Eleanor Ehrenkranz, professor and frequent lecturer, introduces her readers to a broad collection of contemporary Jewish poetry, here all in English but much originally written in Hebrew and Yiddish. Grouping her selections under the headings Love, Loss, Family Relationships, Death, Alienation, War, and Renewal, Ehrenkranz brings to these subjects poems that draw on a shared sensibility, strands from the Bible, Jewish history, and collective memory — and ultimately a rich appreciation of contemporary Jewish poetry and experience.
Opening the book to almost any poem, readers will find themselves immediately drawn in. It’s easy to picture “that skinny, long-beaked boy” in the branch library whom Edward Hirsch catches so sharply, “flying between the wobbly stacks,” or to sympathize with Judith Viorst, who asks, “What is reading poetry at 16/ As opposed to putting on your shoe at 89?” In a deeply American poem Robert Pinsky meditates on his Jewish connection to baseball; Uri Zvi Greenberg, powerfully reflecting on the Holocaust, protests, “We were not like dogs among the Gentiles…they pity a dog.” The poems take us to Brownsville and the Israeli war front, from the most ordinary daily experiences to life-shattering events, from the Yiddish-toned laments of Abraham Sutzkever to the sure-voiced Israeli statements of Yehuda Amichai.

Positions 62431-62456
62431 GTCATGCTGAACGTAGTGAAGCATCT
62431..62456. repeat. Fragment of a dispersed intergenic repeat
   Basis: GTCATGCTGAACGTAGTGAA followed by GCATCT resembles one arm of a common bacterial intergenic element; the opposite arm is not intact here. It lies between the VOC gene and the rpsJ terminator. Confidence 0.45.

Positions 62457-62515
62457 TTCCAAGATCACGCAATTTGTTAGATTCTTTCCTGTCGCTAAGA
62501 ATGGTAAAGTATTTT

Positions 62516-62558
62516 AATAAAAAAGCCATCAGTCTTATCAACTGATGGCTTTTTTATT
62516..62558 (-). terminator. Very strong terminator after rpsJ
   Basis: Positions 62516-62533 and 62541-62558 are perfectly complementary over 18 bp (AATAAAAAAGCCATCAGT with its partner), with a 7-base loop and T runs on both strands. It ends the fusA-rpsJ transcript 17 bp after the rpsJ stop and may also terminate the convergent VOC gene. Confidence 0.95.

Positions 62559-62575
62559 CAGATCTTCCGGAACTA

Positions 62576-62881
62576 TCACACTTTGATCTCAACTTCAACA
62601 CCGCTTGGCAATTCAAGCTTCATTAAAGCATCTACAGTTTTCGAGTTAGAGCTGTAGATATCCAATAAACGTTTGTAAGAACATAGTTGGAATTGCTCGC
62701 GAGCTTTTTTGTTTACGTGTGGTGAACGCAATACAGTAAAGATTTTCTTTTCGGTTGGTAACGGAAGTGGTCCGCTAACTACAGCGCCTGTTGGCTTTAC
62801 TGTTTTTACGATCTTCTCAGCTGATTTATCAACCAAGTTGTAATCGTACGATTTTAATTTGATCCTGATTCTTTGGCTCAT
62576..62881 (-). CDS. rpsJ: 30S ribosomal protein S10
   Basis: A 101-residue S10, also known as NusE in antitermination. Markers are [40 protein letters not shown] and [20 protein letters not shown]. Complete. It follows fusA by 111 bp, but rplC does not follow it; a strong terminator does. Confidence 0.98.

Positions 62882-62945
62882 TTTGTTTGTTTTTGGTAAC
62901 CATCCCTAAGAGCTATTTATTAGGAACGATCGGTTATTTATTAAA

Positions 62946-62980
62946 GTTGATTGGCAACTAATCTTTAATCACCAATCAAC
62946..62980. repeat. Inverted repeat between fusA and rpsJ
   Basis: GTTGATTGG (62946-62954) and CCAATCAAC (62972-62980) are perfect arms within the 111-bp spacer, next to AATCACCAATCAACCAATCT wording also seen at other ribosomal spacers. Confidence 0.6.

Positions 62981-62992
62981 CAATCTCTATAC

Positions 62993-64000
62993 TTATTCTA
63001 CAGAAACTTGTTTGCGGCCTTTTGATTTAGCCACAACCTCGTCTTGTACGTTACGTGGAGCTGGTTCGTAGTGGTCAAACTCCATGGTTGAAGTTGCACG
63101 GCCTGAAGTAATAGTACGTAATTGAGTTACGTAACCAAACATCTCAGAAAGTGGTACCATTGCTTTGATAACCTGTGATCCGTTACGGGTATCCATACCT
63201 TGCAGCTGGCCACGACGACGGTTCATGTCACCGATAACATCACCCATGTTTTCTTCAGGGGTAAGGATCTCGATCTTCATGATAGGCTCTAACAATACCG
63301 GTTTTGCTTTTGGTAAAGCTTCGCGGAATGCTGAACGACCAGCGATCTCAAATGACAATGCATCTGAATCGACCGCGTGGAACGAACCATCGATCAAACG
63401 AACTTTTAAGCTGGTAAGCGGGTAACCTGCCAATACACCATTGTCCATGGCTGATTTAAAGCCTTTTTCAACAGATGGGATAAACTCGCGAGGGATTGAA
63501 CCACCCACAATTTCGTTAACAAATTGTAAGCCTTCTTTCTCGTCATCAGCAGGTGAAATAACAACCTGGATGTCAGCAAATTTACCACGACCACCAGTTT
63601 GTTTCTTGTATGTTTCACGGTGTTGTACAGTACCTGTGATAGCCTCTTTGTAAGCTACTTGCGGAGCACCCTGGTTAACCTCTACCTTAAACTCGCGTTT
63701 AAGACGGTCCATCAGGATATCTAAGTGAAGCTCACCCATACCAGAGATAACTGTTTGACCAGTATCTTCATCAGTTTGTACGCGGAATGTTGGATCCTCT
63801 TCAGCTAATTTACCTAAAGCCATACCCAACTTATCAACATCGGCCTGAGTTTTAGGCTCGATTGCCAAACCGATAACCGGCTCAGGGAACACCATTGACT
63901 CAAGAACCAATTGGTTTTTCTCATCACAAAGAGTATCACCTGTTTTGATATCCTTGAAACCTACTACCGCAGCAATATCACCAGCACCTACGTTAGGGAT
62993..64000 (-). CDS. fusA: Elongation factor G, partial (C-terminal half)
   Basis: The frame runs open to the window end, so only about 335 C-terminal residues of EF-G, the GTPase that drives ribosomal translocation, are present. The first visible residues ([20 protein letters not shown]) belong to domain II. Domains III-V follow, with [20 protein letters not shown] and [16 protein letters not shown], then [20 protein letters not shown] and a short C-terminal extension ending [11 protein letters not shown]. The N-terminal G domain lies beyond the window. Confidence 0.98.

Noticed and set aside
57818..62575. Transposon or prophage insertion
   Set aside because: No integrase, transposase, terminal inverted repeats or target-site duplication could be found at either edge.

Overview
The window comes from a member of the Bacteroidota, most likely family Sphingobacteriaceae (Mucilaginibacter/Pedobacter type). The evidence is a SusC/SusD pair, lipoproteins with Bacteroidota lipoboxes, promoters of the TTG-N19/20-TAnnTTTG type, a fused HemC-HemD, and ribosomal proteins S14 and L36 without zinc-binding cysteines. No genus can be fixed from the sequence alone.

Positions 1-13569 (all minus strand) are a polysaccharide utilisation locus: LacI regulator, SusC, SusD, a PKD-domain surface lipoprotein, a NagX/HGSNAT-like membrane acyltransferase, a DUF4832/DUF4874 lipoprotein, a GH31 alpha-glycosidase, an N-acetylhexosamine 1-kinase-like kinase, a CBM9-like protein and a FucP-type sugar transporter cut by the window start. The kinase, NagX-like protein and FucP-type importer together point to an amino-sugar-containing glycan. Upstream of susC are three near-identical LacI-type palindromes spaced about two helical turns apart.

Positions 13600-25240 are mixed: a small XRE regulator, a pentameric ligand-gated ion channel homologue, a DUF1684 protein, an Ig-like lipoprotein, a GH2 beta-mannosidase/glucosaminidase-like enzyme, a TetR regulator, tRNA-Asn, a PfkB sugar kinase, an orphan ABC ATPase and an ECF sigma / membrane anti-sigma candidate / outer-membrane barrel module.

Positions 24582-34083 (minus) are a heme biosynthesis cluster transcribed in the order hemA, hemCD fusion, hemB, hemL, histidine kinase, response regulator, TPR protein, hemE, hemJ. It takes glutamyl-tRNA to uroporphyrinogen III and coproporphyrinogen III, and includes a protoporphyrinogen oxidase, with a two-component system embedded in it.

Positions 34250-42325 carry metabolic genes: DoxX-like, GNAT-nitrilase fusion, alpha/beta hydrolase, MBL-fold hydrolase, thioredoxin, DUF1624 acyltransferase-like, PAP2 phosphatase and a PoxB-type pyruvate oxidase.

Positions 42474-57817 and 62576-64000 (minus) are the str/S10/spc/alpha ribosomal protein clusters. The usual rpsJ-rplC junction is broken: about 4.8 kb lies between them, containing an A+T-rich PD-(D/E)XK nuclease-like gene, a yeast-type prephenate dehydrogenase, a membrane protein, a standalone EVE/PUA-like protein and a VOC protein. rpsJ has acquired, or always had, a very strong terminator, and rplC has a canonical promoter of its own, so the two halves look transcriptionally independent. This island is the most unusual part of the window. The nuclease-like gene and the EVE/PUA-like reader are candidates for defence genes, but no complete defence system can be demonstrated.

Highly accessible, this collection highlights major contemporary poets — Louise Glück, Stanley Kunitz, Anthony Hecht, Dahlia Ravikovitch — but, like any thoughtful collection, also includes work by less familiar but highly accomplished poets. By drawing on poetry from the three languages spoken by most Jews, Explaining Life offers a varied and valuable look at the Jewish poetry of the past half century. An added feature are comments by well-known figures on about a dozen poems. Brief biographies.
Maron L. Waxman, retired editorial director, special projects, at the American Museum of Natural History, was also an editorial director at HarperCollins and Book-of-the-Month Club.